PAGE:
As of September 12, 2010, New York’s Power of Attorney, having undergone a major revision just last year, has been amended  to clear up the confusion and unintended consequences of last year’s major overhaul of the power of attorney form.  All prior powers of attorney are still valid.

One important change is that revocation of prior powers of attorney is no longer the default provision, instead, in order to revoke a previous power of attorney a note must be inserted in the modifications section.

Powers of attorney serving primarily for a business or commercial purpose no longer need to use the format under the statutory power of attorney law.  The exceptions are enumerated in NY General Obligations Law Section 5-1501C and primarily exclude commercial, corporate and governmental transactions; proxy voting rights; financial institutions, real estate brokers; service of process; and decisions about health care and disposition of remains.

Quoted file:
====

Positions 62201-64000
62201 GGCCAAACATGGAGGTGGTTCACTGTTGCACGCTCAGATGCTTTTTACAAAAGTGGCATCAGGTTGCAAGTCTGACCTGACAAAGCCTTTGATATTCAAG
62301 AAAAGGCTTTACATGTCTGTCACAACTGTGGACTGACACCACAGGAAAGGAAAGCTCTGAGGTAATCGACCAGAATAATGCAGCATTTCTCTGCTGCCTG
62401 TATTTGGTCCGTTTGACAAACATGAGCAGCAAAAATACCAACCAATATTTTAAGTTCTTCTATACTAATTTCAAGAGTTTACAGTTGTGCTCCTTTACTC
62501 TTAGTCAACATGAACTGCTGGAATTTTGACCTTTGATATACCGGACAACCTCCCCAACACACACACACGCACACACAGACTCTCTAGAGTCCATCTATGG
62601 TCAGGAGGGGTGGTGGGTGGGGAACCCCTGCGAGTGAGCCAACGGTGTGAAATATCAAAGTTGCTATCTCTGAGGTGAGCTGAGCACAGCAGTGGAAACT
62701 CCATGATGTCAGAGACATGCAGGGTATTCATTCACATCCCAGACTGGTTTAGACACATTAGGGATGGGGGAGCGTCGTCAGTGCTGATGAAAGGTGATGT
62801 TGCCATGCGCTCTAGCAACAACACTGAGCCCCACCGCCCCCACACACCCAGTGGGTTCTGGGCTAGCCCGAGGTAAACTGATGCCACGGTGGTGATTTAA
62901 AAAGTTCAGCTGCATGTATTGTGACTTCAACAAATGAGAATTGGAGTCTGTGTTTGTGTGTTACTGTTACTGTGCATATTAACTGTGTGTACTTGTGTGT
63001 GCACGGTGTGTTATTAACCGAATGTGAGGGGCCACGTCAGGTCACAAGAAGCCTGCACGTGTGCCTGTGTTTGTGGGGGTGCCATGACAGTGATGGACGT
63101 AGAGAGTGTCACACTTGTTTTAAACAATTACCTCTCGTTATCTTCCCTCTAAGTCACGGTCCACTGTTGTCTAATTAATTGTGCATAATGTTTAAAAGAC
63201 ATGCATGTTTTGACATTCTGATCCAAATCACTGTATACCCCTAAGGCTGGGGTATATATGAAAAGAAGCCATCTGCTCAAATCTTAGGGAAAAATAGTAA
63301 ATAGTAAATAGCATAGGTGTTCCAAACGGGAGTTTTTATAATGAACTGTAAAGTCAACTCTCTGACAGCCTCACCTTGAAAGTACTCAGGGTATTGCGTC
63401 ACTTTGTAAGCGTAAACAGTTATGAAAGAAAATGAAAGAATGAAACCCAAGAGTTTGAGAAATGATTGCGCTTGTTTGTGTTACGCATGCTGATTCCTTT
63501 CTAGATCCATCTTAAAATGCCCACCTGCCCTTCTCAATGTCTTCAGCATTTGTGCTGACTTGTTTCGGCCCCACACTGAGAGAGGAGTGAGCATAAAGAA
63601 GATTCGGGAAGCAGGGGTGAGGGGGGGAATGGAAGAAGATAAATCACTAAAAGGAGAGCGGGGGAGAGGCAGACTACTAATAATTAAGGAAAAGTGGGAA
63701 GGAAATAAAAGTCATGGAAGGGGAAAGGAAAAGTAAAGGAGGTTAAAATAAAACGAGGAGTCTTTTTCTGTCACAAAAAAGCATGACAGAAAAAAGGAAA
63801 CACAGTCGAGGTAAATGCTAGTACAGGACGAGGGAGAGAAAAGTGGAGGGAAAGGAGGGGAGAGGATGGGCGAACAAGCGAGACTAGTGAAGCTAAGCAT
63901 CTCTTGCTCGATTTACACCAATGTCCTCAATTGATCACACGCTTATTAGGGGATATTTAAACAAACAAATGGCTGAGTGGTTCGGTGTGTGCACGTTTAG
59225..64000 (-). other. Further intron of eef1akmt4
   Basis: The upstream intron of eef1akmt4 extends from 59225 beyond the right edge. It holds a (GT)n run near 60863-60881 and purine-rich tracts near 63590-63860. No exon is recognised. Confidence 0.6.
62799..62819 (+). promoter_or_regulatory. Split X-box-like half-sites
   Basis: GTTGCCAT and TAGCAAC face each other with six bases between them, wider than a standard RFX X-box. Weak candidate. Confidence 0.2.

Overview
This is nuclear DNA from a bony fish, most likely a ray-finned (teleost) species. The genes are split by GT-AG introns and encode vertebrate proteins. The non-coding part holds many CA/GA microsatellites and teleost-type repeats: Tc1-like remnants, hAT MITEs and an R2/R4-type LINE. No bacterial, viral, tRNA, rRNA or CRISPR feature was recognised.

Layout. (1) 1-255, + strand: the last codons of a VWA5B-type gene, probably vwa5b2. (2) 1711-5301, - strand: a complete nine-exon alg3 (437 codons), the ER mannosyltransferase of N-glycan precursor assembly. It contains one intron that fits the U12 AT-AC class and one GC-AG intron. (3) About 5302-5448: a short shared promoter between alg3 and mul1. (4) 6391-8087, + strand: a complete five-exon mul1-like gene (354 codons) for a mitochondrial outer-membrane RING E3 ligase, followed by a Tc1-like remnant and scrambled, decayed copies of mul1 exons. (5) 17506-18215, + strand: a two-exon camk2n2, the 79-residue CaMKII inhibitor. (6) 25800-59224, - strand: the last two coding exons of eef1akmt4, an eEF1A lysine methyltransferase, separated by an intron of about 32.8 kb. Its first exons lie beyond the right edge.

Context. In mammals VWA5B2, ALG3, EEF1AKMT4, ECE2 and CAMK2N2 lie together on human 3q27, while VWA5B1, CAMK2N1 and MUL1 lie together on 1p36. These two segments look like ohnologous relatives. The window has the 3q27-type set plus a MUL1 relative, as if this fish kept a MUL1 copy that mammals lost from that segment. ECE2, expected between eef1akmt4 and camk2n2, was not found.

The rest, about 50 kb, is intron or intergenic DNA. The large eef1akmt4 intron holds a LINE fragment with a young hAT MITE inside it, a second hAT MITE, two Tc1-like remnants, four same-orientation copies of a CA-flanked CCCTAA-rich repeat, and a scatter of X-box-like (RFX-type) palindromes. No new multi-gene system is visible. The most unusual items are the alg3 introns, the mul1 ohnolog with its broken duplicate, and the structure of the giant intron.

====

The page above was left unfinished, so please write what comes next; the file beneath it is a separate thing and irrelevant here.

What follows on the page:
Other significant changes include the removal of the word “major” from the statutory gifts rider, referring now to “certain” gifts as opposed to “major” gifts. This eliminates confusion caused by those who did not find aggregate gifting of $500 annually major.  It is still ambiguous as to whether the rider needs to be utilized to make gifts or changes to interests in real property.

The new rules clarify how the  principal can revoke a power of attorney if the principal cannot locate the agent to give him or her notice.

Finally, the power of attorney can now provide for specific agent successor rules where as before it had been required that every agent be unable to act before a successor would be allowed to act.

Although total revocation of the Statutory Major Gift Rider would have been a better strategy, these amendments go a long  way to clear up some of the confusion caused last year.

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